Wife who cooked husband denied parole

A CALIFORNIAN woman who killed her new husband and cooked his body parts over Thanksgiving weekend in 1991 has been denied her second bid for parole.

Parole commissioners have rejected Egypt-born Omaima Nelson’s request for freedom following a five-and-half-hour hearing at the Central California Women’s Facility at Chowchilla, where she has been serving a life sentence.

Nelson, then 23, was convicted of murdering her 56-year-old husband William Nelson in a grotesque killing that authorities likened to the fictional slayings of Hannibal Lecter, the cannibalistic character in Silence of the Lambs.

Nelson, now 43, represented herself at the hearing and argued that she should be granted parole because she has become a changed person and she wanted “to live the good life God meant”.

She claimed she was sorry, although she continued to say she killed in self-defence.

 But the two-person panel of the state Board of Parole found that Nelson, a former model and nanny, continued to be a risk to society.

Commissioners said she had not accepted full responsibility for the slaying, nor completed educational or vocational programs while incarcerated that would help her lead a productive life outside prison.

William Nelson’s daughter Margaret Nelson – who was 15 at the time of the murder – gave a long, tearful speech in which she said her father’s murder meant he couldn’t attend her wedding or meet her eight-week-old daughter.

“I don’t have the language to explain the pain of my father not being there,” the victim’s daughter said.

Nelson will not be eligible to seek parole again for 15 years – the maximum period she can be held without another hearing, the commissioners said.

Nelson sat silently as her plea for parole was rejected.

Authorities said she tied up her husband of less than a month, killed him and decapitated, dismembered and disembowelled the body over the course of a Thanksgiving weekend, churning his parts through a garbage disposal that neighbours said ran non-stop in the hours after the murder.

Authorities found some of Nelson’s body parts stuffed in garbage bags and mixed with leftover turkey, including a bag containing his entrails on the front floor of his Corvette.

They found an “abattoir” in the couple’s Costa Mesa home, with blood pools on the floor, blood-stained sheets and walls, and no evidence of rape.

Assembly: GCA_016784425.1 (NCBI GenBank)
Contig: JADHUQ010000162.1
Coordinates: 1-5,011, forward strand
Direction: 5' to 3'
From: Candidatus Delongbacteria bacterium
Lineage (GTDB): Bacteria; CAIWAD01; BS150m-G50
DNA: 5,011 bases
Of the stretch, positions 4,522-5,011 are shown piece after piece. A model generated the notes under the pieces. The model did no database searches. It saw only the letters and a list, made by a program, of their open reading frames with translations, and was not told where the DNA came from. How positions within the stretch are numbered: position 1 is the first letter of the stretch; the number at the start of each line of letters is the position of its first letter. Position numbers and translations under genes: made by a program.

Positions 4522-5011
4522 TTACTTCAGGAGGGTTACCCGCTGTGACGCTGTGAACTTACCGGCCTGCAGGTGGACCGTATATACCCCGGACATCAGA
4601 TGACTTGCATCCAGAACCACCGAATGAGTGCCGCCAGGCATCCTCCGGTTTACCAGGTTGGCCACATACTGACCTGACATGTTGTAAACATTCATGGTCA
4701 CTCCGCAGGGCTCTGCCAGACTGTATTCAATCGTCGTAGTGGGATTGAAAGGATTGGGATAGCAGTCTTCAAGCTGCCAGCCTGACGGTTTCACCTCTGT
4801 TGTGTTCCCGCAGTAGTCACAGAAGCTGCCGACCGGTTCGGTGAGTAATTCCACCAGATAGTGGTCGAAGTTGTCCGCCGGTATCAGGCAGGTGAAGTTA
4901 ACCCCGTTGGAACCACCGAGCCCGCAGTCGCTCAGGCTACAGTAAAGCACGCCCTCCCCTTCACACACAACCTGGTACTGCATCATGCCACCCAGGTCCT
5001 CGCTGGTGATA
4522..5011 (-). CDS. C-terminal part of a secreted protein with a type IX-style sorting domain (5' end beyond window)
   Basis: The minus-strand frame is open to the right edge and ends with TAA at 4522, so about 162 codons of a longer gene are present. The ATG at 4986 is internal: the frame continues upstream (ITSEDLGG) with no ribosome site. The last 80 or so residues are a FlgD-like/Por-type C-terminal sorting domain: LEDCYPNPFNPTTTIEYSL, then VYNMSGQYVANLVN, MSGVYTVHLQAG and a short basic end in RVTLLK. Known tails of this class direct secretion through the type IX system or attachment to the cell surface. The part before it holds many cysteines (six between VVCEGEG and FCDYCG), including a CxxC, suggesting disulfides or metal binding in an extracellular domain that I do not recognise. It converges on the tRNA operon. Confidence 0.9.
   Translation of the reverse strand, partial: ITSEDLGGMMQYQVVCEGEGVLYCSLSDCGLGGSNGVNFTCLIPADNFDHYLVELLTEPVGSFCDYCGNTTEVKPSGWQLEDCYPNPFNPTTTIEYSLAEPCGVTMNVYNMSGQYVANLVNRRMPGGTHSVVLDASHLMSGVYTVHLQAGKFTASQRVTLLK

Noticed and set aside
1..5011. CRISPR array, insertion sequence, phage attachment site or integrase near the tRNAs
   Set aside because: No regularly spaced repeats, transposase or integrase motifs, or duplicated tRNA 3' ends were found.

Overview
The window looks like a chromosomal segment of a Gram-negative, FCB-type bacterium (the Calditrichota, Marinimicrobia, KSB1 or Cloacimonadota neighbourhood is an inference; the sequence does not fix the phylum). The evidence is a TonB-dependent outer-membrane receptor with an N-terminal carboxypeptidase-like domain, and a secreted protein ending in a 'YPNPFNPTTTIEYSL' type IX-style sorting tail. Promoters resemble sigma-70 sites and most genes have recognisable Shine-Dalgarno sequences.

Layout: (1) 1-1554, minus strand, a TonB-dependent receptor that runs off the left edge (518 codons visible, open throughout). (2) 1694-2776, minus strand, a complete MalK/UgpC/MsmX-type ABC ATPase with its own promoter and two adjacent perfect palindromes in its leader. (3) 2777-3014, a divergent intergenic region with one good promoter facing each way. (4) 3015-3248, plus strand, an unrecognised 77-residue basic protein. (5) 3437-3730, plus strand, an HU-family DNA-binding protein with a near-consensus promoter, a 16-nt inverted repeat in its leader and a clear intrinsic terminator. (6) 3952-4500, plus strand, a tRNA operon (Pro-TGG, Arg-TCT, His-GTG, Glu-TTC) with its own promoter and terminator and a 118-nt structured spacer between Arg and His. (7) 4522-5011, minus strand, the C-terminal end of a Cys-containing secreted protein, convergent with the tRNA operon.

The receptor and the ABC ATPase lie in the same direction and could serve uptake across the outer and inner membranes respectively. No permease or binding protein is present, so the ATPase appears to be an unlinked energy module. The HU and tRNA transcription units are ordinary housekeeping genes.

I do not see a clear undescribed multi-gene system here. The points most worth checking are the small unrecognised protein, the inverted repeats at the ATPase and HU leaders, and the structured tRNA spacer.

The man’s hands had been fried in oil and his head boiled and stuffed in a freezer.

His lower body and torso were skinned. Nelson sought help from two different friends to try to remove her husband’s teeth and dispose of his remains to cover her tracks. One of them alerted police.

During the trial, Nelson told jurors that William, her husband of three weeks, had sexually assaulted and beat her for weeks, including that Thanksgiving weekend, and that she committed the acts in self-defence.

She claimed William tied her hands, bit, kicked, grabbed and choked her and threatened to kill her.

She also said she was repeatedly molested and beaten by men as a child in Egypt and subjected to unanesthetised circumcision.

But prosecutors found evidence suggesting that Nelson killed her husband to obtain his money and other property.

Nelson denied intending to kill her husband or planning to take his money, but she admitted to stabbing William in the chest and neck with a pair of scissors, striking him with an iron and throwing a lamp at him as he sexually assaulted her.

She said that after the slaying she “freaked out”, fell into a trance-like state, and spent 12 hours hacking up the body to simplify disposal.

Nelson claimed to have little memory of her husband’s dismemberment, but recalled cutting off his penis and his ring finger, cleaning the apartment and packaging the body parts.

A psychiatrist at Nelson’s trial testified that Nelson put on red shoes, a red hat and red lipstick before spending hours chopping up her husband’s body.

A psychiatrist testified that she confessed to cooking her husband’s ribs barbecue-style and tasting them but later denied engaging in cannibalism. The psychiatrist also said he believed she was psychotic when she killed Nelson.

Jurors found Nelson not guilty of first-degree murder, citing insufficient evidence of premeditation, but convicted her of second-degree murder. They also found Nelson guilty of assaulting a former boyfriend with a gun.

She is serving a prison sentence of 25 years to life.

Nelson appealed but lost in 1995. In 2006, she expressed remorse for killing her husband and sought parole claiming she had found salvation as a born-again Christian.

She said she had also married an older man from outside prison who has since died. But parole was denied by commissioners who found her unpredictable and a serious threat to public safety.

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